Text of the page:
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THE DAY THAT THE EARTH OPENED UP AND SWALLOWED REBELS

As the children of Israel wandered in the wilderness between Egypt and the land of Canaan, the Lord led them. He cared for them. He provided for them. In fact, the Bible says that He “sustained them in the wilderness; they lacked nothing” (Nehemiah 9:21).

Did the Israelites show gratitude for God’s wonderful mercy and provisions? Not hardly. What they did was murmur. And murmur. And then murmur some more. As a consequence of their dissatisfaction and frequent complaining, God punished them in a variety of different ways.

One of the most intriguing accounts is found in Numbers 16, where we read that “the ground split apart under them, and the earth opened its mouth and swallowed them up, with their households and all the men with Korah, with all their goods. So they and all those with them went down alive into the pits; the earth closed over them, and they perished from among the assembly” (Numbers 16:31-33). That was not a vision or a dream. It really happened. What in the world?

Here is how it started. Four men – Korah, Dathan, Abiram, and On, led a group of two hundred fifty leaders in Israel in attacking Moses and Aaron (Numbers 16:1-3). Since the Holy Spirit labels their activities as “the rebellion of Korah” (Jude 11), he must been the main leader of their treachery.

In what manner did this group of rebels attack Moses and Aaron? Verbally. It is written: “They gathered together against Moses and Aaron, and said to them, ‘You take too much upon yourselves, for all the congregation is holy, every one of them, and the LORD is among them. Why then do you exalt yourselves above the assembly of the LORD?” (Numbers 16:3). Those were some serious accusations.

Hear a portion of Moses’ reply:
You take too much upon yourselves, you sons of Levi! . . . Is it a small thing to you that the God of Israel has separated you from the congregation of Israel, to bring you near to Himself, to do the work of the tabernacle of the LORD, and to stand before the congregation to serve them; and that he has brought you near to Himself, you and all your brethren, the sons of Levi, with you? And are you seeking the priesthood also? Therefore you and all your company are gathered together against the LORD. And what is Aaron that you complain against him? (16:7,9-11).

There you have it. The disrespect shown and murmuring done by Korah’s clan was what brought about their death. And what a memorable burial they had – swallowed up by the earth! Now let us go back and pick up a few lessons.

He was not just Korah;  he  was  “cousin Korah.”

You see, Korah’s father (Izhar) and Moses’ father (Amram) were brothers (Exodus 6:18,20,21), meaning that Korah was a cousin to both Aaron and Moses. To Moses’ credit, he stood up against his cousin’s wrongdoing just like he would have anyone else. We are not surprised, as we recall that Moses also had stood against his older brother’s sin of making a golden calf (Exodus 32). Let us learn from Moses’ response and deal with people according to the facts and truth rather than allowing friendship or family relations to prevent us from doing what is right.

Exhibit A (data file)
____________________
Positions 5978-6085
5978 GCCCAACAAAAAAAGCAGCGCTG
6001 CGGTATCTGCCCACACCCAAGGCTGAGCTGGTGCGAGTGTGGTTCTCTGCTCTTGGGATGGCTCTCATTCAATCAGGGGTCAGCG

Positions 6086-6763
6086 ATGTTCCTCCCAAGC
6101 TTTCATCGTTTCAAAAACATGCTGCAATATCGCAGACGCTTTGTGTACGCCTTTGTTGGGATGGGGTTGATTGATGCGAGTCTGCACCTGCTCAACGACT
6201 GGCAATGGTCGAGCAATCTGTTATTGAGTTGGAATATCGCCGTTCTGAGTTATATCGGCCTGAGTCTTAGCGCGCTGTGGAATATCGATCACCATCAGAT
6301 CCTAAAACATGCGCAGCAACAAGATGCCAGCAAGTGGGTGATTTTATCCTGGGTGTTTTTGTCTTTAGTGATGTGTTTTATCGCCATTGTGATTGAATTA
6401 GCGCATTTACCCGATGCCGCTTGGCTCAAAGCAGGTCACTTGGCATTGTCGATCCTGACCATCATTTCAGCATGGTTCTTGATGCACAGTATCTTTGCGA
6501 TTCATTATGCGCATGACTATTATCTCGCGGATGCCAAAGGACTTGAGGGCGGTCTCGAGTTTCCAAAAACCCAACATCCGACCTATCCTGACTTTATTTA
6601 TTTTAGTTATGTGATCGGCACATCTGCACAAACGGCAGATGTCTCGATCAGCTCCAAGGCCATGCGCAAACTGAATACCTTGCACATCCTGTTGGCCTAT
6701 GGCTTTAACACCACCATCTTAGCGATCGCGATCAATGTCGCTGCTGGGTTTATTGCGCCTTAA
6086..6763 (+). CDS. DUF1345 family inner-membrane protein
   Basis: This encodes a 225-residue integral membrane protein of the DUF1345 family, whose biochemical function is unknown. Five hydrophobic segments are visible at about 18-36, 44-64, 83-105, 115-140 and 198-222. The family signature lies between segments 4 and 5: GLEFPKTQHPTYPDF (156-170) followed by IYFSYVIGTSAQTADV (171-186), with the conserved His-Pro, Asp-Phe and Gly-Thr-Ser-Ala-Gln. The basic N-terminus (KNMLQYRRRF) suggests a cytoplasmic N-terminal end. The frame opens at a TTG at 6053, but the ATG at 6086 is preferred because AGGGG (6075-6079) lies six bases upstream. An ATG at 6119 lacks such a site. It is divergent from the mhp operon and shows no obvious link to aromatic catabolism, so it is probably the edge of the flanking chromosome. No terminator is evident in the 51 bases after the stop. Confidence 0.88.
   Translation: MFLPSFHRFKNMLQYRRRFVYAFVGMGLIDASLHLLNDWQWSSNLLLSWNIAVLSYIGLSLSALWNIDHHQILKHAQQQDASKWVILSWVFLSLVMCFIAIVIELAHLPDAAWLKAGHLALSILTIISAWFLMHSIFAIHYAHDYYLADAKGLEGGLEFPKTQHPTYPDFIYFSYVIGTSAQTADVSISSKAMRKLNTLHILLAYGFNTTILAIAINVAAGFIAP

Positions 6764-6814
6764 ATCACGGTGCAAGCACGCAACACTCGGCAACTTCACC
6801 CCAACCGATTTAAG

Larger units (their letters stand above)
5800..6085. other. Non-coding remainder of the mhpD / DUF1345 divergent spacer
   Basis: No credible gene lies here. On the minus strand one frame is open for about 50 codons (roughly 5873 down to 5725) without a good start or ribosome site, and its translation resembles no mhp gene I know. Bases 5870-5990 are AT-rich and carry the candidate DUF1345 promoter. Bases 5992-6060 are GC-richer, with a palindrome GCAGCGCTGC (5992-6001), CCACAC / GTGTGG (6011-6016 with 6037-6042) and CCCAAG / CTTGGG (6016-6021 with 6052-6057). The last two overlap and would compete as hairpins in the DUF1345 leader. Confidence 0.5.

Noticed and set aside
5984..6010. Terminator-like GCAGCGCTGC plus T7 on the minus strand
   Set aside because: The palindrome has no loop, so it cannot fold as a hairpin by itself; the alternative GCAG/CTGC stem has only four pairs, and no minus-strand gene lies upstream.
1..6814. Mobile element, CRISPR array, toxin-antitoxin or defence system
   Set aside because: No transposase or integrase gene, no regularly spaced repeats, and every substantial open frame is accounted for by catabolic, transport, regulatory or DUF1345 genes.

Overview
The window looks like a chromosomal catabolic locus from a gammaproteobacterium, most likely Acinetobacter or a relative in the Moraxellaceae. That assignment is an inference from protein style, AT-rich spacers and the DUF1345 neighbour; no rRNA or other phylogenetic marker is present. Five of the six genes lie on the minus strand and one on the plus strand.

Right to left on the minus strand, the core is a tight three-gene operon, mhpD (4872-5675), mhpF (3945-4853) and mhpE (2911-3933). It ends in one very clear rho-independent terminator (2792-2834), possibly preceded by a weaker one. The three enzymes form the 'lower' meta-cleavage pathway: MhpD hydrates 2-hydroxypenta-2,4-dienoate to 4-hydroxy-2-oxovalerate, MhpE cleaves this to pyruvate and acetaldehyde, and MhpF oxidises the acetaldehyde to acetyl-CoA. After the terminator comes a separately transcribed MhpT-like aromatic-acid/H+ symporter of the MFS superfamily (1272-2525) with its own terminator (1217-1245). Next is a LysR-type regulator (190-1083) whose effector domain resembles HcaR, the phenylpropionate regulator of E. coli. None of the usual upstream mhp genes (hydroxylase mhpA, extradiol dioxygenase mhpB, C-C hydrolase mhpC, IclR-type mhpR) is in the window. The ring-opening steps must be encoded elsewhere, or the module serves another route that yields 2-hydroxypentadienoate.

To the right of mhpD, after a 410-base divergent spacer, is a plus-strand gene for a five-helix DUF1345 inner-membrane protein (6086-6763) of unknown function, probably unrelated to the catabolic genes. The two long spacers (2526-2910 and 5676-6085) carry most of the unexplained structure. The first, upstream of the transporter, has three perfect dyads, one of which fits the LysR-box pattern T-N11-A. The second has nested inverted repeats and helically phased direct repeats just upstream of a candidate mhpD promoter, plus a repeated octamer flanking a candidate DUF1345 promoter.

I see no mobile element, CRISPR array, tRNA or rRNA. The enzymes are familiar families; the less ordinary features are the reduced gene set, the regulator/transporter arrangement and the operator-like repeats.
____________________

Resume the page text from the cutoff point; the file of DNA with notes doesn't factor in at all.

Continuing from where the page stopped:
Leaders can be losers. The men who rose up against Moses and Aaron were “leaders of the congregation, representatives of the congregation, men of renown” (Numbers 16:2). So, they were leaders; however, we must not confuse leadership with godliness. Those men had no regard for God’s authority. They led people, but they were losers, leading men to rebel against Jehovah. Lord, raise up leaders among Your people who will lead like You do – “in the paths of righteousness” (Psalm 23:3).

Korah and those other Levites with him should have been content, but they felt cheated. As Levites, they were blessed greatly, being entrusted with the privilege and honor of serving at the tabernacle. As Moses reminded them, such an opportunity to serve was no “small thing” (16:9). Korah’s crowd felt slighted. They wanted more than “just” serving as Levites – they wanted to be priests, too (16:10). Here is the reality: per God’s arrangement, only Aaron and his descendants were allowed to serve as priests. Korah’s rebels distorted the truth when they claimed that Moses and Aaron had exalted themselves (16:3). Those two men did not exalt themselves – God is the One who put them in positions of authority! Brothers and sisters, let us be grateful for what we have and what we can do in God’s service. Jealousy and distrust of others, just because they have abilities or privileges which we lack, has no place among the people of God.

Against whom did Korah’s brigade rebel? It is stated that they came together “against Moses and Aaron” (16:3). It also is written that they “gathered together against the LORD” (16:11). The truth is, by rebelling against the authority and role of Moses and Aaron, they were rebelling against God Himself. One who refuses to submit to God’s arrangement, including submission to those to whom He has delegated authority, is rebelling against the Creator. That principle holds true regardless of where the lack of submission occurs, whether it be in the home, in society, or in the church.

God wants you and me to remember the day that the earth opened up and swallowed those men. He says “Woe” to those who follow the rebels’ path (Jude 11).

Roger D. Campbell

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